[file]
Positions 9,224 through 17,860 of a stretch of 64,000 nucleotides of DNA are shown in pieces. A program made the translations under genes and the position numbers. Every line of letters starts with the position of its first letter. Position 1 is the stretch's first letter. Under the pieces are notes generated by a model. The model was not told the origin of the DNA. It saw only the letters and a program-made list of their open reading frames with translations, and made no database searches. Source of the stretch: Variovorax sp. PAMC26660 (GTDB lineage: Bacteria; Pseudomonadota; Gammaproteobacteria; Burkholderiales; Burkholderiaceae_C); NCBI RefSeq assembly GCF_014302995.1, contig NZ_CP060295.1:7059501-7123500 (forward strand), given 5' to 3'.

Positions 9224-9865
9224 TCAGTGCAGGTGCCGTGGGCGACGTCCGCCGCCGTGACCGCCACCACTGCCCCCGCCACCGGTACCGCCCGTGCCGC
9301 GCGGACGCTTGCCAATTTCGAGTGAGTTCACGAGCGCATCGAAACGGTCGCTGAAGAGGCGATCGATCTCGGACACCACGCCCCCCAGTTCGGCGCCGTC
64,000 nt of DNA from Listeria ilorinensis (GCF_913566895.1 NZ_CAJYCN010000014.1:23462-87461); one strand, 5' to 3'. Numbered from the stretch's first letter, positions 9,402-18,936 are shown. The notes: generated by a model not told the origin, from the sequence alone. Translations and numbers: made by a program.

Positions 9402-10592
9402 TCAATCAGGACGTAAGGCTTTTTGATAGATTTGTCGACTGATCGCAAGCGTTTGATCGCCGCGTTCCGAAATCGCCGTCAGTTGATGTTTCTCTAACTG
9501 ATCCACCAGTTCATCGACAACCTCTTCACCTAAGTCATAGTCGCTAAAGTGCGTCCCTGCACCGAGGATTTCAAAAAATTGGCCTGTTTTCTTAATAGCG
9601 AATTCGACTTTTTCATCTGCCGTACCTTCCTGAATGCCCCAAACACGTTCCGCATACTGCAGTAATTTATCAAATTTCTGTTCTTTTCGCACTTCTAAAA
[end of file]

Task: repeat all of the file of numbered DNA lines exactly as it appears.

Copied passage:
Positions 9,224 through 17,860 of a stretch of 64,000 nucleotides of DNA are shown in pieces. A program made the translations under genes and the position numbers. Every line of letters starts with the position of its first letter. Position 1 is the stretch's first letter. Under the pieces are notes generated by a model. The model was not told the origin of the DNA. It saw only the letters and a program-made list of their open reading frames with translations, and made no database searches. Source of the stretch: Variovorax sp. PAMC26660 (GTDB lineage: Bacteria; Pseudomonadota; Gammaproteobacteria; Burkholderiales; Burkholderiaceae_C); NCBI RefSeq assembly GCF_014302995.1, contig NZ_CP060295.1:7059501-7123500 (forward strand), given 5' to 3'.

Positions 9224-9865
9224 TCAGTGCAGGTGCCGTGGGCGACGTCCGCCGCCGTGACCGCCACCACTGCCCCCGCCACCGGTACCGCCCGTGCCGC
9301 GCGGACGCTTGCCAATTTCGAGTGAGTTCACGAGCGCATCGAAACGGTCGCTGAAGAGGCGATCGATCTCGGACACCACGCCCCCCAGTTCGGCGCCGTC
64,000 nt of DNA from Listeria ilorinensis (GCF_913566895.1 NZ_CAJYCN010000014.1:23462-87461); one strand, 5' to 3'. Numbered from the stretch's first letter, positions 9,402-18,936 are shown. The notes: generated by a model not told the origin, from the sequence alone. Translations and numbers: made by a program.

Positions 9402-10592
9402 TCAATCAGGACGTAAGGCTTTTTGATAGATTTGTCGACTGATCGCAAGCGTTTGATCGCCGCGTTCCGAAATCGCCGTCAGTTGATGTTTCTCTAACTG
9501 ATCCACCAGTTCATCGACAACCTCTTCACCTAAGTCATAGTCGCTAAAGTGCGTCCCTGCACCGAGGATTTCAAAAAATTGGCCTGTTTTCTTAATAGCG
9601 AATTCGACTTTTTCATCTGCCGTACCTTCCTGAATGCCCCAAACACGTTCCGCATACTGCAGTAATTTATCAAATTTCTGTTCTTTTCGCACTTCTAAAA